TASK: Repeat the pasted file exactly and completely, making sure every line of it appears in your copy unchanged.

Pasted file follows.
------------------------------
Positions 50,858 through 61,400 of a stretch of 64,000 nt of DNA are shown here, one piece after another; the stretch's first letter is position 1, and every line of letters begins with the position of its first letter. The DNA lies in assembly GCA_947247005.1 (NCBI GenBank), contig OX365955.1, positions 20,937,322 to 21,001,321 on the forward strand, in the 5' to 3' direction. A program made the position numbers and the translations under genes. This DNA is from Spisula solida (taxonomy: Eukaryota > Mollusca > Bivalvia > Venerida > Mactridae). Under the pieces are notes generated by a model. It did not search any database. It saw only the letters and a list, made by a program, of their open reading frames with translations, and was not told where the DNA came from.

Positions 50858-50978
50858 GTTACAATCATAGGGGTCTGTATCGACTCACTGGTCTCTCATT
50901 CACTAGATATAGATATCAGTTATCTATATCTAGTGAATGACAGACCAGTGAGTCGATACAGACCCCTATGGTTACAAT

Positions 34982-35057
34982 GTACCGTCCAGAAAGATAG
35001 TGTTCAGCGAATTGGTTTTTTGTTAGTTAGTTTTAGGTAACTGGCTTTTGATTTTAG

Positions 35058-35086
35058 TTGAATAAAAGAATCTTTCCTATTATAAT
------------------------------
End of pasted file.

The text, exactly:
Positions 50,858 through 61,400 of a stretch of 64,000 nt of DNA are shown here, one piece after another; the stretch's first letter is position 1, and every line of letters begins with the position of its first letter. The DNA lies in assembly GCA_947247005.1 (NCBI GenBank), contig OX365955.1, positions 20,937,322 to 21,001,321 on the forward strand, in the 5' to 3' direction. A program made the position numbers and the translations under genes. This DNA is from Spisula solida (taxonomy: Eukaryota > Mollusca > Bivalvia > Venerida > Mactridae). Under the pieces are notes generated by a model. It did not search any database. It saw only the letters and a list, made by a program, of their open reading frames with translations, and was not told where the DNA came from.

Positions 50858-50978
50858 GTTACAATCATAGGGGTCTGTATCGACTCACTGGTCTCTCATT
50901 CACTAGATATAGATATCAGTTATCTATATCTAGTGAATGACAGACCAGTGAGTCGATACAGACCCCTATGGTTACAAT

Positions 34982-35057
34982 GTACCGTCCAGAAAGATAG
35001 TGTTCAGCGAATTGGTTTTTTGTTAGTTAGTTTTAGGTAACTGGCTTTTGATTTTAG

Positions 35058-35086
35058 TTGAATAAAAGAATCTTTCCTATTATAAT